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5 Keys to Building Coachability Within Youth Athletes

Coaches love coachable athletes. They’re the ones on the team that listen to the coach and do as they are instructed. Sometimes, as parents, we can be so busy helping our kids develop skills that we neglect the important characteristic of coachability. Ultimately, that may be the very trait that helps your child reach his or her full potential.

Build coachability within your youth athlete with these 5 tips

Encourage the desire to learn

In Matthew Keller’s Key to Everything, he says that coachable people “never allow themselves to have an arrival mentality. They never think they have learned so much that they can’t improve themselves in some way.” In other words, coachable people have the desire to keep learning. You can help build coachability in your athlete by exposing them to more opportunities for growth. Encourage them to improve upon their existing strengths, and nurture their curiosity to learn more. Entrenching coachability in your youth athlete will open doors in both their athletic career and in life beyond.

Give them an appropriate view of success

If winning is the only thing that matters to a young athlete, it is more likely that they will struggle to learn new things. When winning is the only purpose of playing, expanding one’s comfort zone becomes a challenge, and growth becomes limited. Emphasizing growth in sports, rather than just winning, will allow your athlete to find greater joy in practice and training—forcing their coachability characteristic to develop. Teach your child to be equally concerned with team success as their own individual achievements. Shifting their view of success off of individual performance will help them better understand the role they fill on the team—another prospect which is conducive to developing coachability.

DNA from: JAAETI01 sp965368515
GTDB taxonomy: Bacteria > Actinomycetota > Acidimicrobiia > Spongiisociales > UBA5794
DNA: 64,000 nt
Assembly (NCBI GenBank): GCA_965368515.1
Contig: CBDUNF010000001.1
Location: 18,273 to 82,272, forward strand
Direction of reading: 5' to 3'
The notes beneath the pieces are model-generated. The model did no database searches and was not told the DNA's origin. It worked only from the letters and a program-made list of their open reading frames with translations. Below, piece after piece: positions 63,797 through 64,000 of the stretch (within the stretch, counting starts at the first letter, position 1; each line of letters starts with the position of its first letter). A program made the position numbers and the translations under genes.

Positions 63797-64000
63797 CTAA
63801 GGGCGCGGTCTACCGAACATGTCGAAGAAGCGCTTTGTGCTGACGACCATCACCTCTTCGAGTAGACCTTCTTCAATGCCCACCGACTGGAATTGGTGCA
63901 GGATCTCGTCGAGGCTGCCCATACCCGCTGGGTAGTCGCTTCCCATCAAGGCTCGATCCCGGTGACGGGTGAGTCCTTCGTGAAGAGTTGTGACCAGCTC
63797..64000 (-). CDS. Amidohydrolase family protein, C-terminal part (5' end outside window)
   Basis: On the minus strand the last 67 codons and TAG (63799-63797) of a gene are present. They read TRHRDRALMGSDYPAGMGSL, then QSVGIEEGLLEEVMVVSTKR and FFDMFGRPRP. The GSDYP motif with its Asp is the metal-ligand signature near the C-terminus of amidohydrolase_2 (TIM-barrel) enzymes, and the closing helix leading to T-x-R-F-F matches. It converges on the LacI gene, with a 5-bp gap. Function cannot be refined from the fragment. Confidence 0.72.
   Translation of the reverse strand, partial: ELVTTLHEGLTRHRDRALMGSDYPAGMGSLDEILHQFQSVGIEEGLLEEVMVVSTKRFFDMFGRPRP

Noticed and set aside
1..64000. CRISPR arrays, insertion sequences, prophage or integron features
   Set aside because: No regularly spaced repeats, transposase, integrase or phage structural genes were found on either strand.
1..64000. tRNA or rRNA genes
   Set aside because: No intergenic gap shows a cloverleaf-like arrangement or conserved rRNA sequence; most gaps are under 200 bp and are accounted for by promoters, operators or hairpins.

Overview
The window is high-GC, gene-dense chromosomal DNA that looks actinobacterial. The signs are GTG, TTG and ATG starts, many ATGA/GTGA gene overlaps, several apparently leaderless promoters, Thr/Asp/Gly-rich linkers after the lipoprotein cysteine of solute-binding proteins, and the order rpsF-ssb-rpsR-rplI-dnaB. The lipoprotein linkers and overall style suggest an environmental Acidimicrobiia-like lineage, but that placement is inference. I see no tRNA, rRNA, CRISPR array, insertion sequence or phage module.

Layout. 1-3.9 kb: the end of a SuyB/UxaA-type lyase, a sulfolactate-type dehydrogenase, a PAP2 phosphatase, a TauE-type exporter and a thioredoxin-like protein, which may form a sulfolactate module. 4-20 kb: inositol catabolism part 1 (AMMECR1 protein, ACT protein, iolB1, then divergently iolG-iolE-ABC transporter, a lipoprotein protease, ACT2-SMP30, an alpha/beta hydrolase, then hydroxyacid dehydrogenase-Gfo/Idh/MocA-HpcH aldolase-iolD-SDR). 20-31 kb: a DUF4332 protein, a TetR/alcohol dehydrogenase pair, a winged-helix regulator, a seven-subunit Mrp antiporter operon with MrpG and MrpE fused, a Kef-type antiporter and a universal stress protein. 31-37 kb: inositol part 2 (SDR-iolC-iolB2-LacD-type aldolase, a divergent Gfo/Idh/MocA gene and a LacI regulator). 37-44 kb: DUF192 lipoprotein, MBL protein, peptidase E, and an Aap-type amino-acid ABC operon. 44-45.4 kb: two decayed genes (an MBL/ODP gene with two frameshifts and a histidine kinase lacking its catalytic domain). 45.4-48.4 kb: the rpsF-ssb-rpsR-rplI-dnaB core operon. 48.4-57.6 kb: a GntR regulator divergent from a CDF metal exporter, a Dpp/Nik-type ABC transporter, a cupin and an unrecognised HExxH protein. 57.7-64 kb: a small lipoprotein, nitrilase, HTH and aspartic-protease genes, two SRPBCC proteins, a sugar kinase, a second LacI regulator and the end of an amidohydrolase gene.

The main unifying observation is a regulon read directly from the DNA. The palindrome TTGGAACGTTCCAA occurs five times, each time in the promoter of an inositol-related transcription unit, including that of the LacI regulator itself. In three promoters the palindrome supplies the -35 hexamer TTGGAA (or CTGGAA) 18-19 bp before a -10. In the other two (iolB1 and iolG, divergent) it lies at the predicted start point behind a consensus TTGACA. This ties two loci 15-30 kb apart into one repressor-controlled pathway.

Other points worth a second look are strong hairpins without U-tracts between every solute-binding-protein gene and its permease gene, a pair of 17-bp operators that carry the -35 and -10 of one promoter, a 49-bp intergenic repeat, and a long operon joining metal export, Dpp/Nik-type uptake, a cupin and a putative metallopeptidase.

Show them the value of being open to feedback

Listening is the first step towards coachability. It’s a given that kids need to listen to their coach’s feedback, but what if they don’t want to listen? Often times, if feedback isn’t received well or if it comes from someone who they don’t have a strong relationship with, a young athlete will tune it out completely. Help your child understand that if they truly want to get better, they need to be open to feedback and constructive criticism from both their coach and their peers.

Applaud their flexibility

You need to encourage your child to adapt to challenges. Whether they’ve been asked to play a new position or have been tasked with learning a new offense, any type of positive reassurance from you will help. Remind your child that being set in their ways is not going to help them improve as an athlete, and it definitely won’t help the team either. Emphasizing the value of adaptability will open their mind to taking on new challenges in the future. Having the confidence to be flexible within a team environment is a key component of coachability.

Help them handle their failures

Everyone experiences failure, so the question is not “if,” but “when I fall short, how will I handle it?” Your child can handle failure well by examining the situation to learn from it, rather than letting it define them as an athlete. This will be challenging, but it is a vital lesson for becoming coachable. If your athlete shuts down after failure, their potential to be coached through it and communicate their struggles will be hindered.

coach sharing philosophy —coachability within athletes

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